2 $ # $ 21 Constructive cost model (COCOMO II) A widely used model is the COCOMO II [3] among the existing model-based cost estimation methods, which has a complete public specification of its algorithms and interfaces The main formula of COCOMO II (Eq1) expresses the predicted effort in the units of Person Months (PM), and it s inputs can be divided into three categories (Fig 1): " Size (1) 5 scale-drivers, which are specific to the development process, and determine the value of the exponent! in the main COCOMO II formula 17 effort-multipliers (EM), related to the target software and to the development environment the estimated Size of the software to be developed in units of thousands of source lines of code (KSLOC) The goal is to measure the amount of intellectual work put into program development, but difficulties arise when trying to define consistent measures for different programming languages Fortunately, additionally to the direct, heuristic estimation of the code length the function point (FP) based prediction can be used, as well FP extrapolates the code size from the number and complexity of the product s designated functionality from the system requirement list " Scale drivers Effort multipliers Precedentness (PREC) Software Reliability (RELY) Development Flexibility (FLEX) Architecture/Risk Resolution (RESL) Team Cohesion (TEAM) Process Maturity (PMAT) Documentation (DOCU) Database Size (SIZE) Product Complexity (CPLX) Required Reusability (RUSE) Platform Volatility (PVOL) Execution Time Constraint (TIME) Main Storage Constraint (STOR) Personnel Continuity (PCON) Applications Experience (AEXP) Analyst Capability (ACAP) Programmer Capability (PCAP) Platform Experience (PEXP) Language and Tool Exp (LTEX) Development Schedule (SCED) Use of Software Tools (TOOL) Multi-site Development (SITE) Figure 1 Input parameters in the COCOMO II model The large number of multipliers takes advantage of the greater knowledge available in the later development phases, to support gradually refined estimations Each factor has an associated range of rating levels ( very low, low, nominal, high, very high, extra high ) CO- COMO II assigns to each qualitative category a corresponding numerical value The first step of the cost estimation of a new project is the quantization of the factors into one of these categories 211 Sensitivity COCOMO II requires the estimation of altogether 22 parameter values Similarly, as in the control theory, where partial derivates are used to characterize the sensitivity of the system to the changes in the model parameters, we use a similar approach to predict the consequences of a misjudgement in this subjective categorization process This way for instance, if we can assume, that categorization errors are confined to plus-minus a single category (eg a parameter has an assigned value of nominal may have of the value between low and high ) an uncertainty range can be estimated, as well This way the designer has an uncertainty interval additionally to the expected value of the effort From the point of view of the sensitivity of the final cost estimator to these factors they can be classified into three categories: % scale drivers % effort multipliers, which have ascending function plotted against the increasing categories % effort multipliers, which have descending function plotted against the increasing categories 1 To analyse a given scale factor s influence to the result (Fig2) all the remaining input parameters were fixed, and the value of the analysed factor was changed between the categories of very low and very high It can be seen that the higher the flexibility of the project, the lower the development cost is Accordingly, the scale factor process maturity influences to the most, and the flexibility influences to the least important extent the result of the estimation It means, that the miscategorization of flexibility will cause the smallest variance in the resulting value of the effort estimator 2 Ascending factors are the product and the platform factors It means, that increasing the value of these factors (eg the product s reliability) the development time will increase The result of the sensitivity test (by fixed remaining input parameters) can be seen in Fig 3, where only the two extreme functions are represented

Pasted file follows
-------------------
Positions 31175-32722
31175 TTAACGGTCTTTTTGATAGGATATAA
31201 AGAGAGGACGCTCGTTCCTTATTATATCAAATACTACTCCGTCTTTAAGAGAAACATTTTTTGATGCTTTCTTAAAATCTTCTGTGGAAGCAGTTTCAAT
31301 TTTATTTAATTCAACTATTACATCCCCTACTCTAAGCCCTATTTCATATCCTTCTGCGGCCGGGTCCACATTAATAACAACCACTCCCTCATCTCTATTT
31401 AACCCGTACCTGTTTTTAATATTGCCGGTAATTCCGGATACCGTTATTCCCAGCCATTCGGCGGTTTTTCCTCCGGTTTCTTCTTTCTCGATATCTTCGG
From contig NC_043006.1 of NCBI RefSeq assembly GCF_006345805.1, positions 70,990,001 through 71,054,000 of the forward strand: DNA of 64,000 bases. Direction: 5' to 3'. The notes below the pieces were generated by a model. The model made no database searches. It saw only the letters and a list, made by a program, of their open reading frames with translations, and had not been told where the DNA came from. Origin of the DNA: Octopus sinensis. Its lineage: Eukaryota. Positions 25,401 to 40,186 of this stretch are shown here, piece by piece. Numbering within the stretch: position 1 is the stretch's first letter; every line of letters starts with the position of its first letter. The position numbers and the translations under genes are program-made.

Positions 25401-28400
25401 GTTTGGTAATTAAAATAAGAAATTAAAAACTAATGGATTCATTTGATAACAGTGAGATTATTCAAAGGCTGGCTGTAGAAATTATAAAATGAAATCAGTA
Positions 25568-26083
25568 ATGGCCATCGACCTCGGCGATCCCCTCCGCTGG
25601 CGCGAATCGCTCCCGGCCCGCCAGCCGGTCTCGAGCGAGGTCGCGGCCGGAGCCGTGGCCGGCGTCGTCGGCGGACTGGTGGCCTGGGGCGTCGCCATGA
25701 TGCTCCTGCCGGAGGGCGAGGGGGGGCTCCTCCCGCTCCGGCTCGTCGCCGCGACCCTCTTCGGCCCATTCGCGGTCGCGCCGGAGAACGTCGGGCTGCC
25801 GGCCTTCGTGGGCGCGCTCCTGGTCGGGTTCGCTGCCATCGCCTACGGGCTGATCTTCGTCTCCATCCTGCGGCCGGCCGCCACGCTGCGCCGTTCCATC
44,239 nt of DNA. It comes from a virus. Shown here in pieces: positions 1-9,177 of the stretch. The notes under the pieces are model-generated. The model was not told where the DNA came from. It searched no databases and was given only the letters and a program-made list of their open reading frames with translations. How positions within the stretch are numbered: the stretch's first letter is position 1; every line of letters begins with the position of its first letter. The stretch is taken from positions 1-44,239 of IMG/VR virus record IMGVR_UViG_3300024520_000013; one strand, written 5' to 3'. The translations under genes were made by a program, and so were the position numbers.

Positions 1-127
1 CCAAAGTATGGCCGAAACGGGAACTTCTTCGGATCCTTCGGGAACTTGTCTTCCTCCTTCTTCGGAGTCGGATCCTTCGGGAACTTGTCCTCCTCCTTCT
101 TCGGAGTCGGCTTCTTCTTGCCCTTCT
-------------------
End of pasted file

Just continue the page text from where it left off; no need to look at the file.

3 & & Person Months 40, FLEX TEAM PREC RESL PMAT VeryLow Low Nominal High VeryHigh Categories Person Months VeryLow Low Nominal High VeryHigh ExtraHigh Categories ACAP SITE Figure 4 Descending functions Person Months Figure 2 Sensitivity of the scale factors VeryLow Low Nominal High VeryHigh ExtraHigh Categories RUSE CPLX Figure 3 Ascending functions By ascending functions the least sensible multiplier is the RUSE (Required Reusability), and the most sensible is the CPLX (Product Complexity) For instance fixing all the input parameters of the estimator on an arbitrary value, and changing only the category of the product s complexity from the very high to the extra high will increase the cost by 33%, while changing in the same way the reusability, the difference is only 10% 3 The personnel and project factors are the descending ones Increasing the category of these factors the estimated effort of the development process will decrease (Fig 4) By descending functions the least sensible multiplier is the SITE (Multi-site Development), and the most sensible is the ACAP (Analyst Capability) Accordingly with training, and with improving the analysing capability of the developer team the cost of the develop- ment could be reduced to one of the highest degree In this way all the input parameters can be represented like the function of the chosen category On these curves the effect of the modification of a factor s value on the calculated cost can be observed, thus defining a range of uncertainty Accordingly the project manager has the possibility to decide about the composition of his developer team after accounting for the possible estimated effort 3 System planning based on COCOMO II COCOMO II estimates the cost and the effort of a software development process with the scalability of different parameters, like reliability, product complexity, execution time, etc In the following, we illustrate the usefulness of the cost estimation in a strategic decision process by a well-known simple example A system of an intended high reliability is the objective of the software development process There are several ways for achieving high reliability of software systems by using different levels of redundancy Two potential approaches are: n-version programming: in which case n different solutions of the very same problem are elaborated by using strict design and implementation diversity Their results will be compared by a single or by multiple distributed voter modules (Fig 5) recovery block (RB): after a checker module detects an error, it rejects the faulty results, and the calculations will be restarted by using an alternate implementation of the same problem (Fig 6) The main disadvantage of the recovery block principle is that in the case of fault, the repeated calculations are performed sequentially, thus increasing the computation time